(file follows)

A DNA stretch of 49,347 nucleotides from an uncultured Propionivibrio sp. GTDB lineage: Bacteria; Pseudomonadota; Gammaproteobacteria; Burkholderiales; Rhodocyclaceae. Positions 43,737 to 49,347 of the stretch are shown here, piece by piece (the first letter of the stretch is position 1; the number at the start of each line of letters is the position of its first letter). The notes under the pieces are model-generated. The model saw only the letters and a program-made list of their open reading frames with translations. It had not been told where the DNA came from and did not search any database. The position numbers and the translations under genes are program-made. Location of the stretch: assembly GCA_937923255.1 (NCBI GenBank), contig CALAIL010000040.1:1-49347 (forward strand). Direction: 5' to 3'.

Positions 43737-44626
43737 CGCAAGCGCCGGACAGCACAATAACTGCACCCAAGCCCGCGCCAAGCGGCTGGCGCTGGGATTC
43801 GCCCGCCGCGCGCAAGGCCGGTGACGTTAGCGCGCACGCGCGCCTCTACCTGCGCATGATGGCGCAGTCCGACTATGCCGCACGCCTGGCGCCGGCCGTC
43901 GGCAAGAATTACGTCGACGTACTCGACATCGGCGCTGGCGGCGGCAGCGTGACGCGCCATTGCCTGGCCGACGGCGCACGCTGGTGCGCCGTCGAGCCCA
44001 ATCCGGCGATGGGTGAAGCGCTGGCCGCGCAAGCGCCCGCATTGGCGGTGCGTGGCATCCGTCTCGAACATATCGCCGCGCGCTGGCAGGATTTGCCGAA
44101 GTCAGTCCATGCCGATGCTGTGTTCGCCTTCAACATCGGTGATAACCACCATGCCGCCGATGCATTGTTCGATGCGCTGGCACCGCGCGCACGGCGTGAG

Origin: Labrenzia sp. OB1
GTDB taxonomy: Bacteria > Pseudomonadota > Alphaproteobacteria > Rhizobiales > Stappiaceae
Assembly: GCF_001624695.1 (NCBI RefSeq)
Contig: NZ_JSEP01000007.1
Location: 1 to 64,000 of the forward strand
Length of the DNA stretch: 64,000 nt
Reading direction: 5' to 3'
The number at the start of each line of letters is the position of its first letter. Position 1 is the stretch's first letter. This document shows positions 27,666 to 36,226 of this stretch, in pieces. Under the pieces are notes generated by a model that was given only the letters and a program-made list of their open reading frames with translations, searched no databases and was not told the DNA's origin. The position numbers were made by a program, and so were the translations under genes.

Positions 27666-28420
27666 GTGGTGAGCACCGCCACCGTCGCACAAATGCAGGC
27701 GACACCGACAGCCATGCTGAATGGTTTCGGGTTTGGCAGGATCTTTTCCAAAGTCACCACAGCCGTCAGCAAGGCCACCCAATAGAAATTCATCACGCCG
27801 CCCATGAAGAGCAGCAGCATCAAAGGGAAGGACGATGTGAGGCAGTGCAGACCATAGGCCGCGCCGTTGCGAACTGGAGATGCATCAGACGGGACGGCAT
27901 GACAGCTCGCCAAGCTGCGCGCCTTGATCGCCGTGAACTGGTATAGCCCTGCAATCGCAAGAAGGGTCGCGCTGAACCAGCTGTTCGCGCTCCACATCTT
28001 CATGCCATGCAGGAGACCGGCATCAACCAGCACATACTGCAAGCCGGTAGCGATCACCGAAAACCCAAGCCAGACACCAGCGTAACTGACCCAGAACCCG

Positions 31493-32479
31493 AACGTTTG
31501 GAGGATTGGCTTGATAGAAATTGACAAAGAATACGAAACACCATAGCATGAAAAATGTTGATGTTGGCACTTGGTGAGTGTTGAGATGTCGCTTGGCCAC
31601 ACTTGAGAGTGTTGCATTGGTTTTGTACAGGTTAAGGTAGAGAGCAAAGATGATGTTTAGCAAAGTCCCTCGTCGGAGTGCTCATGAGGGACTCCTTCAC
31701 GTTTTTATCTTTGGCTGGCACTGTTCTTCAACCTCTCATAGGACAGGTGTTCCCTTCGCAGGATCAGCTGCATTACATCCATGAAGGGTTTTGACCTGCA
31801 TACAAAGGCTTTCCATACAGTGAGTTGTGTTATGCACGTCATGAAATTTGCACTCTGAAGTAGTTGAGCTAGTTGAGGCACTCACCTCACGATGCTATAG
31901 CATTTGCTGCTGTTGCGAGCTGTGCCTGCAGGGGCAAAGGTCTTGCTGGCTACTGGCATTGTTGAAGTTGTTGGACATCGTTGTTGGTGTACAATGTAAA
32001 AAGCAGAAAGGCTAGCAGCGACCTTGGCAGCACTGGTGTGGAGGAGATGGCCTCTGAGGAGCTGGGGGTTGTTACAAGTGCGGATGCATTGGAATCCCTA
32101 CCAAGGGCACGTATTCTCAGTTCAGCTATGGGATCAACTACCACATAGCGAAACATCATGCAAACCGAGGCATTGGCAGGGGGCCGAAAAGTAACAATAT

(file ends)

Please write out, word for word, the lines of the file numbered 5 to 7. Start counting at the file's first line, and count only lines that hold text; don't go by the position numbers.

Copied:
43901 GGCAAGAATTACGTCGACGTACTCGACATCGGCGCTGGCGGCGGCAGCGTGACGCGCCATTGCCTGGCCGACGGCGCACGCTGGTGCGCCGTCGAGCCCA
44001 ATCCGGCGATGGGTGAAGCGCTGGCCGCGCAAGCGCCCGCATTGGCGGTGCGTGGCATCCGTCTCGAACATATCGCCGCGCGCTGGCAGGATTTGCCGAA
44101 GTCAGTCCATGCCGATGCTGTGTTCGCCTTCAACATCGGTGATAACCACCATGCCGCCGATGCATTGTTCGATGCGCTGGCACCGCGCGCACGGCGTGAG